No to N-dump ‘would put nuclear new-build at risk’ says professor
Last updated at 11:26, Thursday, 20 September 2012
FORMER government science adviser Sir David King has warned that Britain’s nuclear power programme would be put at serious risk if a search does not go ahead in West Cumbria for somewhere to bury radioactive waste from the new reactor fleet.
One is planned close to Sellafield promising thousands of jobs and a predicted £9billion investment for the area.
Sir David, the Labour government’s chief scientific advisor for eight years, was a leading light in advocating “the renaissance of nuclear power in Britain pressing the case with Prime Ministers Tony Blair and Gordon Brown.
Yesterday he told The Whitehaven News that when the councils meet on October 11 to decide whether to go ahead for a site search a ‘no’ decision will have serious implications for the UK’s nuclear new build programme.
Sir David insists: “It is logical, sensible and necessary for a search of West Cumbria’s geology to proceed. To abort the process now before we have all the facts to hand would be short-sighted. I implore all concerned parties not to second guess the science but to explore all the facts so we can make a clear decision based on the very best evidence - that’s all I ask. The search must go ahead.”
He went on: “If our ambitions as a country to reduce carbon emissions and to improve the security of our energy supplies are serious then nuclear power must, unquestionably, form part of a balanced energy policy.
“As a practising scientist my decisions are evidence- based – not on politics or popularity but on scientific evidence”. He said it presented a compelling case to provide affordable energy and security of supply.
“As I advised the government on the development of its new nuclear policy, it was clear that progress on the solution of the waste problem was already long overdue.
“Successive governments have tried and failed to solve the long-term policy issues surrounding the management of radioactive wastes. What we saw in those years was not a failure of science but of policies and processes where it was easier to make no decision than a decision.
“I am sure the process of ‘voluntarism’ is the right way forward but this has never meant that an area could volunteer for the creation of a repository in a geological area that is simply unsuitable.
“Nobody in Copeland, Cumbria or Westminster - or across the scientific community – would support this. It’s essential that all of the facts are known before decisions are made. Implementation of a final policy solution for radioactive wastes in Britain is now long overdue and is needed for a coherent, credible national energy policy and in my view if we don’t manage the legacy issue with the best science this in itself could hinder nuclear new build. This is something we can’t afford to happen.”
But Radiation Free Lakeland spokeswoman Marianne Birkby claimed: “This is a last attempt at moral blackmail by a government desperate to continue nuclear power at any cost. Is Sir David saying that West Cumbria should say ‘yes’ to geological dumping of nuclear waste even though we know it is not safe?”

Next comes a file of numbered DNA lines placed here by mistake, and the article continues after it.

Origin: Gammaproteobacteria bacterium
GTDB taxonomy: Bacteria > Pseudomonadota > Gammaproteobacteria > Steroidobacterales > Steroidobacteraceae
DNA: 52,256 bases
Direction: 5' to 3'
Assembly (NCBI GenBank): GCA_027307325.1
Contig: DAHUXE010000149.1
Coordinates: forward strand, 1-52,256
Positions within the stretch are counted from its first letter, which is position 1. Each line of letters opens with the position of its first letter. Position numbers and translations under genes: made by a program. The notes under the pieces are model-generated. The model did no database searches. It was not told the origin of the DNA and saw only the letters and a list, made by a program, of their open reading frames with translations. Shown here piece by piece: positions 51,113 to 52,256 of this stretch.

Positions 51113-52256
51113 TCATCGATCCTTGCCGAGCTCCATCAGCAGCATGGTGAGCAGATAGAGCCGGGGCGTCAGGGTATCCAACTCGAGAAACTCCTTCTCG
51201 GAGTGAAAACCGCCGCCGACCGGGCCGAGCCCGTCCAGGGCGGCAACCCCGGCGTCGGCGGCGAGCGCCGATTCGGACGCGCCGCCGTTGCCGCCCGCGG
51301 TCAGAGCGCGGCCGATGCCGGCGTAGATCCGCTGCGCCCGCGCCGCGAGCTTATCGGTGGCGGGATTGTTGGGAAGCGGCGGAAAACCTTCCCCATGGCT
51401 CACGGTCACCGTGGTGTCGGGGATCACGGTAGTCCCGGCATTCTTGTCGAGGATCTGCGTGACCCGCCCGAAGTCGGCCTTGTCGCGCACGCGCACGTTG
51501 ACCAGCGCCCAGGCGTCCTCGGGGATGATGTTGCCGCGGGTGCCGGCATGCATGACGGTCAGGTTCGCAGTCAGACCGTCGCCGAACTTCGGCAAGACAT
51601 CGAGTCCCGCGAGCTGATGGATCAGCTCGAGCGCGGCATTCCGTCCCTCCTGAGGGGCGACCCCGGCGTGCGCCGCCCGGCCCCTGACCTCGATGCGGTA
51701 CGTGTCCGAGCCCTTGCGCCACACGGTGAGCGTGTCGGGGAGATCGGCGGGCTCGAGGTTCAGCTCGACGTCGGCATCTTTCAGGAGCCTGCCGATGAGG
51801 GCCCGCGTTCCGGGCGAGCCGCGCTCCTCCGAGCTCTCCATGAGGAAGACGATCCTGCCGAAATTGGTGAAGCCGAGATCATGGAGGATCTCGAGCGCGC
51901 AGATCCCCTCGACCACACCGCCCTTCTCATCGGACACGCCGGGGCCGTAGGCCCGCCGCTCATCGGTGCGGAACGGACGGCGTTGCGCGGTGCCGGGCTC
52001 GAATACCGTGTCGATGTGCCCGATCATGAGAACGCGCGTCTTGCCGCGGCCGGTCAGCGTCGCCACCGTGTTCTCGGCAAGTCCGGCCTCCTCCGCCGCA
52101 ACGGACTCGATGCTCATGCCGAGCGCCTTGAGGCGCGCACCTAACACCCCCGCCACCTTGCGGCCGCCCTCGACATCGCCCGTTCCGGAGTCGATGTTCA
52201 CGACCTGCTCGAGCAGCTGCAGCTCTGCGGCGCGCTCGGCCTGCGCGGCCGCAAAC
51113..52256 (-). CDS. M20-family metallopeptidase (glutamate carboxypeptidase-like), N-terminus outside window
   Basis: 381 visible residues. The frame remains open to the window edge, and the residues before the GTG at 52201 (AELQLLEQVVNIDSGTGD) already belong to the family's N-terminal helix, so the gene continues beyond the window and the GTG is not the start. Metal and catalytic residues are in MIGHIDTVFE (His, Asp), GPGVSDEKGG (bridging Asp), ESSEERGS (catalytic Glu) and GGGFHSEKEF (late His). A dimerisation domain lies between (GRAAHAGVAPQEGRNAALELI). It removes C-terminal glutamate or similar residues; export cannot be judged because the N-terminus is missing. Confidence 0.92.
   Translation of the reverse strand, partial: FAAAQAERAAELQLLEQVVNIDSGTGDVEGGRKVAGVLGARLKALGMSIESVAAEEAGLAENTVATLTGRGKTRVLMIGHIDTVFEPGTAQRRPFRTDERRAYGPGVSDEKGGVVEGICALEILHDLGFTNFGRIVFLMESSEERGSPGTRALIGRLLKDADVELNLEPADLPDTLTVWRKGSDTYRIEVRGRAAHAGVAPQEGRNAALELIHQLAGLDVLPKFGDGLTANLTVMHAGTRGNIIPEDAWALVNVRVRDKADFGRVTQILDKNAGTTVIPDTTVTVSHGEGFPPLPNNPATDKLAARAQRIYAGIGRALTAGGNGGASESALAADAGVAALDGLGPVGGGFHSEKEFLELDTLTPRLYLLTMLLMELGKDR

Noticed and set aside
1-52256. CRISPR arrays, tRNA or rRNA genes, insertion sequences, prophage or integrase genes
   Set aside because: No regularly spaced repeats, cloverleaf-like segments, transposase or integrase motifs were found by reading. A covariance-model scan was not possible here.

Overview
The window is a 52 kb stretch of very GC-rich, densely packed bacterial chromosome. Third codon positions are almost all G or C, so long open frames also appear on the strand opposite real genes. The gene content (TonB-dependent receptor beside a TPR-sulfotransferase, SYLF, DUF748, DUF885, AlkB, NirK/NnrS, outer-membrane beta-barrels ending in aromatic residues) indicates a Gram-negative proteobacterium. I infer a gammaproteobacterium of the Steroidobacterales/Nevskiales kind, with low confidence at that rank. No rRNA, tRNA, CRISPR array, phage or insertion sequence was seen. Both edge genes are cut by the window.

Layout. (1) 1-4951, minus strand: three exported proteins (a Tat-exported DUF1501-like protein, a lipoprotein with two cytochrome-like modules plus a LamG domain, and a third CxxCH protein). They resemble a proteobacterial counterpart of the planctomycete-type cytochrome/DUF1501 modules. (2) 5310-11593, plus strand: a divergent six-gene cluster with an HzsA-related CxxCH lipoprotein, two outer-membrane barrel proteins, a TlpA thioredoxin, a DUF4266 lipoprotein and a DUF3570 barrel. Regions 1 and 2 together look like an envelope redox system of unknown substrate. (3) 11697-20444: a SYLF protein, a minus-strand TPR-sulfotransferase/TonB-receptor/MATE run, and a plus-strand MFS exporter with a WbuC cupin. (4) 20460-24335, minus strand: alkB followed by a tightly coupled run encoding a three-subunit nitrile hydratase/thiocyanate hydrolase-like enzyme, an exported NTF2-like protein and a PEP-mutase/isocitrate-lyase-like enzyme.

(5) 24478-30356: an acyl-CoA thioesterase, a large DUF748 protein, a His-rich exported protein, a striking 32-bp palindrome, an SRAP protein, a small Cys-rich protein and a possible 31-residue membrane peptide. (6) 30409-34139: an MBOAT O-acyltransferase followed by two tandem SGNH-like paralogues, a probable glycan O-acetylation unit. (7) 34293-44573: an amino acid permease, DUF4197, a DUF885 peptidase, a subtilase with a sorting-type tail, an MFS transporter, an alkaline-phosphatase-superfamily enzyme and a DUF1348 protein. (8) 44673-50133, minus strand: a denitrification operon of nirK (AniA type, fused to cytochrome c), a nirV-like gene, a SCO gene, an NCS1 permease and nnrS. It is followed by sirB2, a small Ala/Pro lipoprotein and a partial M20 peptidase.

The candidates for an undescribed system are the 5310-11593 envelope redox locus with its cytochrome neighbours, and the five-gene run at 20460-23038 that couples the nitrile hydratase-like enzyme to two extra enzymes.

The UK’s National Nuclear Laboratory, which employs 460 at Sellafield and Workington, supports a site search. Managing director Professor Paul Howarth told The Whitehaven News: “Any decision is vitally important for the future of the region.
“To stay engaged in a repository siting process will allow more information to be generated so that a more informed decision can be taken at the right time.
“The option to say ‘no’ to a repository remains open while data gathering takes place.” Three of the country’s leading unions have put their weight behind the Sellafield Worker’s Campaign for a ‘yes vote.
Unite’s national energy officer Kevin Coyne warned: “The consequences of failure in this process now could be catastrophic for jobs, growth and investment in the nuclear industry and in Cumbria as a whole.”
Prospect national officer Mike Graham stressed: “The opportunities facing the area and the industry are enormous. Consequences of delay are seriously harmful, failure will be disastrous.”
And GMB national secretary Keith Hazlewood urged - “better for the workforce, better for the economy, better for the workforce - the case for a geological investigation in West Cumbria is overwhelming and supports the ambitions of ordinary working people across Cumbria.”
First published at 11:07, Thursday, 20 September 2012
Published by http://www.whitehavennews.co.uk
Have your say
It is insane to even consider putting the nuclear dump in Cumbria. I've spoken to experts in the field and had it confirmed that the geology is completely unsuitable and that, when coupled with the fact that this area is still geologically active (hence occasional earthquakes) and you have a no-brainer to start with. One has then only to look at the health problems (the TRUE ones and not those put out to try to allay public concern) in Cumbria, South West Scotland and the east coast of Ireland to know that increasing the radiation hazards in the region is not going to help. Once such a decision is made (probably already a foregone conclusion anyway) then Cumbria will turn into an area that no one but no one will want to live in let alone invest in or visit.
The only sane thing to do is put the dump in a remote part of Scotland with a suitable geology, of which there are plenty of sites - even one of the un-inhabited islands.
As you can gather, I'm totally opposed to the whole idea and as for stating that the majority are either in favour or not opposed to it - total lies - SHOW me the ballot papers of ALL the people of Cumbria and we'll see who's right.
Good luck, but I think we are all facing the inevitable dictatorial outcome typical of any failed and morally bankrupt state.
We don't want it. It's never going to produce enough jobs to warrant it on our doorstep
View all 10 comments on this article